If you’re reading this then you now know how to spell Esther’s last name. That's the most asked question she’s received since she joined WBHM in 2015. (It's Italian, if you're wondering.)
Esther came to Birmingham from Reno Public Radio in Reno, Nevada, where she was the host of All Things Considered and a reporter, but wore many other hats. She spent a decade as a singer/actress in Las Vegas before returning to school to get her degree. As she tells it, she got tired of singing for her supper. She’s a graduate of the Reynolds School of Journalism at the University of Nevada, Reno, with no position on Alabama football.
You can hear Esther in the afternoons on WBHM as the host of All Things Considered, as well as in her stories about the people and places around Birmingham and North Central Alabama. Her background in the arts fuels her passion for arts and culture stories, but she doesn't shy away from hard news issues.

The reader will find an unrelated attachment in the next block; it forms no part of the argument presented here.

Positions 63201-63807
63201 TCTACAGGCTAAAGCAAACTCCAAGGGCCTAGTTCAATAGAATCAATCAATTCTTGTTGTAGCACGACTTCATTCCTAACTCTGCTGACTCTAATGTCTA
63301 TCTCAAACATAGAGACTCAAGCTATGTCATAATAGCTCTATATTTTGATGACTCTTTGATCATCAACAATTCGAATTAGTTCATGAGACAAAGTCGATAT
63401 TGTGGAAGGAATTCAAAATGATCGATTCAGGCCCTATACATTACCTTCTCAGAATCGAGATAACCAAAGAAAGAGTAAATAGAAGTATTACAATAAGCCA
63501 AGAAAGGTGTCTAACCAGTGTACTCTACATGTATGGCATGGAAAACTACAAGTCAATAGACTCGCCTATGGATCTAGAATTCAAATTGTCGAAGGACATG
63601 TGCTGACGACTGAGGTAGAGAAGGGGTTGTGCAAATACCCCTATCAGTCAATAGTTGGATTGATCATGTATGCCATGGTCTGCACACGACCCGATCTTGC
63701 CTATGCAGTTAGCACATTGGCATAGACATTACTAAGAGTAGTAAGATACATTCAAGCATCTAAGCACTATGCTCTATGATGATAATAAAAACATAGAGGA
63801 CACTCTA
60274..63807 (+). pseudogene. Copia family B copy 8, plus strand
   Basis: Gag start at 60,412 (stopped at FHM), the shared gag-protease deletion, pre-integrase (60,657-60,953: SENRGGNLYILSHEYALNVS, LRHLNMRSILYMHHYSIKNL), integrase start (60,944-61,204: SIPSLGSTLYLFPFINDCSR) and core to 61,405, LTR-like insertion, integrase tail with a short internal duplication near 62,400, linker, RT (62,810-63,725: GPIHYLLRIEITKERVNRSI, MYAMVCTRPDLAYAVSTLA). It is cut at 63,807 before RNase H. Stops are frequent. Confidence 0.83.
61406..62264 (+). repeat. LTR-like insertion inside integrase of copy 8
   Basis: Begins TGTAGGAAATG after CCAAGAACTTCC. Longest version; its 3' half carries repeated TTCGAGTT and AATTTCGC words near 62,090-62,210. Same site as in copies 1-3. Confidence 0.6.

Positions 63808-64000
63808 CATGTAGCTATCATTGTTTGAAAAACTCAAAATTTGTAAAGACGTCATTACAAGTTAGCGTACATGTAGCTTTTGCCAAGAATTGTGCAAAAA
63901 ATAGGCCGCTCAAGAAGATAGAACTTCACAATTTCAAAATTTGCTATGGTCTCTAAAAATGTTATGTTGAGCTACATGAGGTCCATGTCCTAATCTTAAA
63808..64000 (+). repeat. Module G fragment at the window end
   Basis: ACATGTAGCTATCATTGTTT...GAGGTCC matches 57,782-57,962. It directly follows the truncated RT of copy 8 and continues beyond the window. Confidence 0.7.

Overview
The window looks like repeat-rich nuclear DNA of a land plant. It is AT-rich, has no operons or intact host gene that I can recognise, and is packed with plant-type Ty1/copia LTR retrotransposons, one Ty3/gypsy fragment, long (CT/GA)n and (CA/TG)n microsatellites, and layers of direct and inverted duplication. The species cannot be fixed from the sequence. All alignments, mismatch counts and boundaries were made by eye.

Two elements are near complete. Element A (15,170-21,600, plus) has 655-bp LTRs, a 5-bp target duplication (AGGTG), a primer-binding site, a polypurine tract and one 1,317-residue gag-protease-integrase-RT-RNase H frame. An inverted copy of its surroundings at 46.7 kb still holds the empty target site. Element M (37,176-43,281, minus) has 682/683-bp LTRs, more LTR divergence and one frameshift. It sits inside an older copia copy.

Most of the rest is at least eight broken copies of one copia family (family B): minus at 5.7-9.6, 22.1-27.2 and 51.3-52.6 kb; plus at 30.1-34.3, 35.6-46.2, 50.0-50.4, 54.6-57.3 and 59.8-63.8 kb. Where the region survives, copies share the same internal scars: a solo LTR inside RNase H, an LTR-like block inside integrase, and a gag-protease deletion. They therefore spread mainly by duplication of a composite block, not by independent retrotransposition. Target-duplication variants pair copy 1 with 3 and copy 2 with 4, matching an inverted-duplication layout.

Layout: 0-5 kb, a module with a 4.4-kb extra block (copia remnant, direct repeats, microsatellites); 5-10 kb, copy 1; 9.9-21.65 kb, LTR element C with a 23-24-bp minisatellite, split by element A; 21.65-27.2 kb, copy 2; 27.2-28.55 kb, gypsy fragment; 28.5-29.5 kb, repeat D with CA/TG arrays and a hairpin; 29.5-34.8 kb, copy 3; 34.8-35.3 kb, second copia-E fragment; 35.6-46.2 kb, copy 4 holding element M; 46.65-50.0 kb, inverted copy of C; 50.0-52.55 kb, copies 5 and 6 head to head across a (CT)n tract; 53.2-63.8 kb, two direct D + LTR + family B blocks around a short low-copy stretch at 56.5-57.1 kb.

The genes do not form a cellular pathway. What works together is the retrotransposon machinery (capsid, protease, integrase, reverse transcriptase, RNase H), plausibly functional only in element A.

When she’s not on the airwaves at WBHM, Esther enjoys spending time with her family, eating at Alabama’s delicious restaurants, and hiking or going to the gym to work it all off.
Invisible Histories Project Alabama is aimed at finding, recording and preserving what the group calls the “always vanishing” stories of LGBTQ Alabamians.
The Southeast is home to roughly 35 percent of LGBT people in the U.S., the largest LGBT population in the country, according to data compiled by the Williams Institute at UCLA.
Jim Obergefel was at the center of the U.S. Supreme Court case legalizing same-sex marriage nationwide. He spoke at the University of Alabama at Birmingham last night about what’s he’s been doing since that landmark day in 2015.